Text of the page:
“If you use or attempt to use the same communication techniques in management techniques that you use in a predominately male dominated environment, you will be making a serious error in your professional development,” Allen explained.
Another speaker was business consultant Miya Burt-Stewart, a PhD who cited the philosophies described in the non-fiction self-help book "Men are from Mars; Women are from Venus.”
"We understand that we are different, we act differently. What's most important sometimes (all of it is important to us, let me say that) but just in terms of how we receive it or how we want to act on it differs," Burt-Stewart said.
To be sure, neither Allen nor Burt-Stewart ever stated that woman were unqualified to hold leadership positions or incapable of doing a fine job, even though they may not act, think or function (for better or worse) as men do.
Interestingly, the seminar was held two months ago -- in late March – yet it was only reported upon two weeks ago in an Austin American-Statesman blog and then on social media. Neither Ott nor Snipes or any council members attended the seminar. Rather, it was attended by some 70 city employees, mostly women. The attendees, in other words, were ordinary city employees; and interestingly, none of them were apparently offended by the handful of supposedly sexist remarks they heard. The uproar only started when male and female political elites and left-leaning female council members got wind of the remarks. Allen's tone, to be sure, may have come across to some as condescending, but his message that men and women are different in some ways was hardly an earth-shaking message to reasonable people.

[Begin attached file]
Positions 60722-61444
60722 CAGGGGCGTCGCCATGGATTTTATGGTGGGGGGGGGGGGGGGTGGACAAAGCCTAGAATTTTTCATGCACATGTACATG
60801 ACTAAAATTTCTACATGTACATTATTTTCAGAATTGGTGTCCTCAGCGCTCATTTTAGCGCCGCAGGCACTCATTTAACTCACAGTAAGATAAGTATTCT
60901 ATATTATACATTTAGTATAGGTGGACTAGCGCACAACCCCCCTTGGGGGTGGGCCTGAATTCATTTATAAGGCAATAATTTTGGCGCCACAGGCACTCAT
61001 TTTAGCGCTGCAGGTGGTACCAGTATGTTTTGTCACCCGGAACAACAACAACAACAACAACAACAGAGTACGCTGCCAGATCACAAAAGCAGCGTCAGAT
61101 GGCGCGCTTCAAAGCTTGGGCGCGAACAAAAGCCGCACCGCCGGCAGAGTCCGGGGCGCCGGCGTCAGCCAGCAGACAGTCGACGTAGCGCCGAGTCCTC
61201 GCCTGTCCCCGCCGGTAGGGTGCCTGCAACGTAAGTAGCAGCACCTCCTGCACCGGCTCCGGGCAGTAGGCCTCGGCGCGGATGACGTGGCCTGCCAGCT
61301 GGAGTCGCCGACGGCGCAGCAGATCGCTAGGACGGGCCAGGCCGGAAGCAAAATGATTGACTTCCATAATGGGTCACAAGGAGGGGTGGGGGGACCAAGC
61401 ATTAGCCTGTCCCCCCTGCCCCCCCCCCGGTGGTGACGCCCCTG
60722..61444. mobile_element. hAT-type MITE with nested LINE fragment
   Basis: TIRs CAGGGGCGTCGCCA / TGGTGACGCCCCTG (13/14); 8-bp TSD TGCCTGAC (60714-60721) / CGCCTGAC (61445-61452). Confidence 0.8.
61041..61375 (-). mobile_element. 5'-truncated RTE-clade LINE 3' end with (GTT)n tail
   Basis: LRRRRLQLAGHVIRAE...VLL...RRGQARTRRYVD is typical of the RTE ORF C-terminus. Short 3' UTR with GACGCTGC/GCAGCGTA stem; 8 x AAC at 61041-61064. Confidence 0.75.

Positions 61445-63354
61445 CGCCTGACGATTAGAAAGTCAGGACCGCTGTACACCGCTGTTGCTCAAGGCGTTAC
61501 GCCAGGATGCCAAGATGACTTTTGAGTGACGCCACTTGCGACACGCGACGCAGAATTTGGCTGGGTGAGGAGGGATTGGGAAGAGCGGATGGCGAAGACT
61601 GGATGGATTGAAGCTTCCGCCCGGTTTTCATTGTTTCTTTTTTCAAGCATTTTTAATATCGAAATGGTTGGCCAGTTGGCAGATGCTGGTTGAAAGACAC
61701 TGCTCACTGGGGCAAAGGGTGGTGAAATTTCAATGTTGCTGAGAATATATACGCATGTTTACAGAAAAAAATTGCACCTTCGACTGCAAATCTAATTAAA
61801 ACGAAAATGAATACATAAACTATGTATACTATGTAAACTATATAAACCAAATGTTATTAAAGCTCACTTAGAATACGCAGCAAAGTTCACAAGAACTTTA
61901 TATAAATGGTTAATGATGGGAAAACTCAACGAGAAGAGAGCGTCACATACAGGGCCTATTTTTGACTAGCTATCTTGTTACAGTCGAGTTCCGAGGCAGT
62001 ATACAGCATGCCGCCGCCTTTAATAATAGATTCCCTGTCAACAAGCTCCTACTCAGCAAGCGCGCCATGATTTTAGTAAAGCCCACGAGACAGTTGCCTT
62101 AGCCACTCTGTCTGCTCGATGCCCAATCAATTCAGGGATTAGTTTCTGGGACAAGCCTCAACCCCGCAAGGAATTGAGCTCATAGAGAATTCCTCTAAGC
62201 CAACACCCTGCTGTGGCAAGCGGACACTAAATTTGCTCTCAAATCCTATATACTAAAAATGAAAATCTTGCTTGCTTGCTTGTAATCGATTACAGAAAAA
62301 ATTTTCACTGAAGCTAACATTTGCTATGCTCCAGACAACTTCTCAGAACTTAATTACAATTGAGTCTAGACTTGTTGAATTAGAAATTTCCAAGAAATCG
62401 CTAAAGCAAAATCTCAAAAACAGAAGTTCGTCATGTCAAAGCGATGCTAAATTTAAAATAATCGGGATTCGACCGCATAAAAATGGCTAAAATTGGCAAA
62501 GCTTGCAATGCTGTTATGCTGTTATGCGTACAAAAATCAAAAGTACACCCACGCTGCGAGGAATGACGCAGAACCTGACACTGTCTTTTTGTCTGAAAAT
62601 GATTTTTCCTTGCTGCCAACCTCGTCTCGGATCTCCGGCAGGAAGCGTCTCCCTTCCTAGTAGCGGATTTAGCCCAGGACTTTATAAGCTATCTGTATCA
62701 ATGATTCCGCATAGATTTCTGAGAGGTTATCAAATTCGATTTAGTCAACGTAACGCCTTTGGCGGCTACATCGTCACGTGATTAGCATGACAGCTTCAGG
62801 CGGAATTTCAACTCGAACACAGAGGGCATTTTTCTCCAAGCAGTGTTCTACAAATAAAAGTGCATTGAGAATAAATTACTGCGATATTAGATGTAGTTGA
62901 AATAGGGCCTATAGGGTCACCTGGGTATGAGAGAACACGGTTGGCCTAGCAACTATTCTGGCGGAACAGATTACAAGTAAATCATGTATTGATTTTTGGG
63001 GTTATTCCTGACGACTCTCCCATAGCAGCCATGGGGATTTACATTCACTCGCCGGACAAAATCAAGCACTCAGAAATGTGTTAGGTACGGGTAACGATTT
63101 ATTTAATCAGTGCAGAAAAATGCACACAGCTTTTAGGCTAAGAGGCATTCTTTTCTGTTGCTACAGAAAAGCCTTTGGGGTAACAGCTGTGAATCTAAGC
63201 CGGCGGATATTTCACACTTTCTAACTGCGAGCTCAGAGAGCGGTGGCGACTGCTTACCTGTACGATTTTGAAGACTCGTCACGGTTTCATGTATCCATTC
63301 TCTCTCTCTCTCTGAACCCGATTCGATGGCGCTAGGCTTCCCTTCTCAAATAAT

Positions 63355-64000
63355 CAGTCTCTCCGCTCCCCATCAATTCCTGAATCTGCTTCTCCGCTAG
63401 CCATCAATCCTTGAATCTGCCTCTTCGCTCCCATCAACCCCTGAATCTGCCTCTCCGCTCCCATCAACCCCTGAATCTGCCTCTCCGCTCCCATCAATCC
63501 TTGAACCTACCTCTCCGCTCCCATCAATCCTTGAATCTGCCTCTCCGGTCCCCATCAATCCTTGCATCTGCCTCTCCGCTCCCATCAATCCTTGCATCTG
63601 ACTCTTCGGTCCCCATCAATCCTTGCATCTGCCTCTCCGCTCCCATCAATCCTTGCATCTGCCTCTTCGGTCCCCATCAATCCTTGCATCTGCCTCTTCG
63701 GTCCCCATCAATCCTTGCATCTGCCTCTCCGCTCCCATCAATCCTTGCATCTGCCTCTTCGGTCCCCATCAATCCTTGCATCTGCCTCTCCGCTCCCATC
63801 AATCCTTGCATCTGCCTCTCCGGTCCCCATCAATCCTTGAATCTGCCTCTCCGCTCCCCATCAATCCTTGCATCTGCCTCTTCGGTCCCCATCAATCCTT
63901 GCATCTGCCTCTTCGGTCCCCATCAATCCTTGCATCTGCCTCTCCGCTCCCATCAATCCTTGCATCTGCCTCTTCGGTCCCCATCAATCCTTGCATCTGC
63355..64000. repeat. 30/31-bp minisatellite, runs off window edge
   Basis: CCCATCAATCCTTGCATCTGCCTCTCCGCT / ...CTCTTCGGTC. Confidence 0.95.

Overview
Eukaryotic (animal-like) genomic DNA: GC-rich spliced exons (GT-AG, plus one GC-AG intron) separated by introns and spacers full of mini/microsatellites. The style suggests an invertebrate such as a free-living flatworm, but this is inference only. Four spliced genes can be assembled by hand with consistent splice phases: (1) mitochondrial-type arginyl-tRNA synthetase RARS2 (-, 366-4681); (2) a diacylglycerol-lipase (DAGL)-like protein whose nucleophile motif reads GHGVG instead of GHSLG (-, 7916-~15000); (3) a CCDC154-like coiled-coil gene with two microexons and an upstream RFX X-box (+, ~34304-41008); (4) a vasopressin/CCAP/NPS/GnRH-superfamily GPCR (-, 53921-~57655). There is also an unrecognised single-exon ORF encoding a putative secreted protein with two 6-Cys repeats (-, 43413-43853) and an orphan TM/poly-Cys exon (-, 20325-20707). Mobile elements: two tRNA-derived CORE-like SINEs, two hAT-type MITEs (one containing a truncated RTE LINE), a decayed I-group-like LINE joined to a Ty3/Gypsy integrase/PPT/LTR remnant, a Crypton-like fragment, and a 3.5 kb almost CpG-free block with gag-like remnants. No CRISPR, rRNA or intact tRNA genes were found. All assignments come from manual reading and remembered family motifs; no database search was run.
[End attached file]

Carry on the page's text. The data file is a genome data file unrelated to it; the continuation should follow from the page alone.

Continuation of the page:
One new council member, Ellen Troxclair, was nevertheless quoted as saying: “I'm not someone who is generally a ‘P.C. police’ and jumps on every little thing that could have been taken out of context. So I did go back and watch the full video, but I only became more and more frustrated, and more and more offended.”
The controversy is threatening the career of City Manager Marc Ott, who launched an investigation on how the seminar was allowed to go forward. He expects to issue his report in the coming week.
Ott also wrote an apologetic memo to Mayor Steve Adler and council members, stating he was unaware of what would be said at the seminar, and that the controversial comments were “not reflective in any way of our culture, philosophy, or approach toward managing this organization, nor our approach toward partnering with the City Council.”
Leftists and feminists tend to be a humorless bunch; so more heads may roll as things play out. Political re-eduction courses are not yet an option for men who cause offense in a female-led government.
Austin's female leaders, incidentally, seem blind to a double standard at play. Imagine, for instance, if the seminar had focused on the positive and negative attributes of male management. Would female council members demand that heads roll over that?
Probably not. In their left-leaning worldview, men are oppressors in the battle of the sexes, and so no jokes or negative generalizations about their management styles are over the top. The same probably goes for nasty remarks about Jews of both genders -- at least if the skit on Conan O'Brien's show is anything to go by.